Tuesday, February 05, 2008

 

An E-voting Document Exchange Standard

Article: XML to the E-voting Rescue

The issue of accuracy and trust in election results, most visibly raised in the wake of the 2000 US presidential election, is global in scope, as exampled by the recent upheavals in Kenya. Now, OASIS has announced development of a new XML-based markup language that provides a standard syntax for election data exchanges. EML (Election Markup Language) is designed to handle document transactions at every phase of the election process, from voter registration and authentication to ballot casting, confirmation, tabulation, and auditing. The standard focuses on the interfaces between components of the election systems, but doesn't address system back ends, such as the voting machines themselves. This security issue aside, The EML initiative is a step toward providing open, standardized electronic voting systems.

D-O-C-U-M-E-N-T analysis:

D -- Data types and document types (paying special attention to the former when they are used as the glue across the latter to hold processes together).

There are a number of document types involved in the election process, including the candidates list, voter registration, election role, ballot, result, and audit log. Important data types include the candidate id and voter id, which must pass from one document to the next. The candidate id is part of the final output—the result, but the the voter id must disappear at the point where a ballot instance is created.

O -- Organizational transactions and processes (the business processes described coarsely as drop shipments or precisely as “PIP 3A4”).

There are a number of transactions involved in an election, such as listing nominated candidates on a ballot, registering voters, verifying voter eligibility, recording votes, counting votes, and auditing the results. Developing a single unifying standard that can be applied to a wide variety of elections--local and national, governmental and institutional--strengthens the integrity of elections in general. For example, if an emerging nation is able to say that an election was conducted according to a verifiable international standard, the results of that election gain credibility.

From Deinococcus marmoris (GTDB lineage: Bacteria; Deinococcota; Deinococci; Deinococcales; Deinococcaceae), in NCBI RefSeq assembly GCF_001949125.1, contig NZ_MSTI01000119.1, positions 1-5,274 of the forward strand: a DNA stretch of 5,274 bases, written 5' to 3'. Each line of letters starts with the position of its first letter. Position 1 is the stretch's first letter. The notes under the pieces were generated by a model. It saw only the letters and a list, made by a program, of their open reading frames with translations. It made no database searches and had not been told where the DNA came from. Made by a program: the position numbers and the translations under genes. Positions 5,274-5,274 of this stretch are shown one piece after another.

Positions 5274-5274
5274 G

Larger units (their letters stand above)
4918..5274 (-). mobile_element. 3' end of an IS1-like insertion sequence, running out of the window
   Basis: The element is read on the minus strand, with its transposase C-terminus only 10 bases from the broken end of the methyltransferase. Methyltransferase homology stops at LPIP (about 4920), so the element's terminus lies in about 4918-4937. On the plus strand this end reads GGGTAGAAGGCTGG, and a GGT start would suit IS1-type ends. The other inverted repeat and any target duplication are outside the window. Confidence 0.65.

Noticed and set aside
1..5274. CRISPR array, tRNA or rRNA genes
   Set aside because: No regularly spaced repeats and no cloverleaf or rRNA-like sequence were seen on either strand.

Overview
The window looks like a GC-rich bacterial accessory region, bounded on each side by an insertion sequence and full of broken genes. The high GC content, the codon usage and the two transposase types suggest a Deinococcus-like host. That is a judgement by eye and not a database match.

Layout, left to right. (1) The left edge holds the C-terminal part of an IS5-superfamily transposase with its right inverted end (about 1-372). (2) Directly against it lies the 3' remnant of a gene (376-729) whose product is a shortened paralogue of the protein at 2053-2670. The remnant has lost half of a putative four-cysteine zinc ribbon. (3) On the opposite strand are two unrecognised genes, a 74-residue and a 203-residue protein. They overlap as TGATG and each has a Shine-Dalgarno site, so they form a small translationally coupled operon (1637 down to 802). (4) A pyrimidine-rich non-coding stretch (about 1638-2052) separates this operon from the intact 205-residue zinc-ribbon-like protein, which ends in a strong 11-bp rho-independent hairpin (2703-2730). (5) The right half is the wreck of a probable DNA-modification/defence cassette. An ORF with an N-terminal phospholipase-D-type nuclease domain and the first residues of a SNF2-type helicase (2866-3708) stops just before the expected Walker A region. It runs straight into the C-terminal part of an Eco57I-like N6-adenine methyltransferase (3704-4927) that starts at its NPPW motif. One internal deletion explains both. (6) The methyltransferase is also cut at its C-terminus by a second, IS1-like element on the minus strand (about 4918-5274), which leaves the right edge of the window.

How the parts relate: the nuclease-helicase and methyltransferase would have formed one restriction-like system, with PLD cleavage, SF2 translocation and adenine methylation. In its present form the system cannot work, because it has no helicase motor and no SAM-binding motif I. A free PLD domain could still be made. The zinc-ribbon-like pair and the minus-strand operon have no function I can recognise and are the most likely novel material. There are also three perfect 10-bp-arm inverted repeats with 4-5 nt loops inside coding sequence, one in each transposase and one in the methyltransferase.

C -- Context (types of products and services, industry, geography, regulatory considerations).

EML was developed in the context of global concern over election auditability and of increasing use of electronic voting machines. Therefore, an important objective of EML was to achieve interoperability with a wide variety of election practices, systems and hardware.

U -- User types and special user requirements (these are “people” user types).

The users of an EML-based voting system are the voters and the election officials. Voters must be identifiable as eligible and allowed to vote only once. In addition, it must be impossible to identify them with their particular votes. Election officials must be able to prove that an election has been conducted properly.

M -- Models, patterns, standards that apply or that are needed.

EML is a standard for building an election process. Creating an election process that uses EML also ensures that it meets the EML standard for validity. An important caveat is that, since EML focuses on data exchange between components of the election system, the internal workings of voting machines are beyond its scope. However, the document exchange process is handled by EML, ensuring that all ballots can be accounted for. This eliminates one source of error or tampering.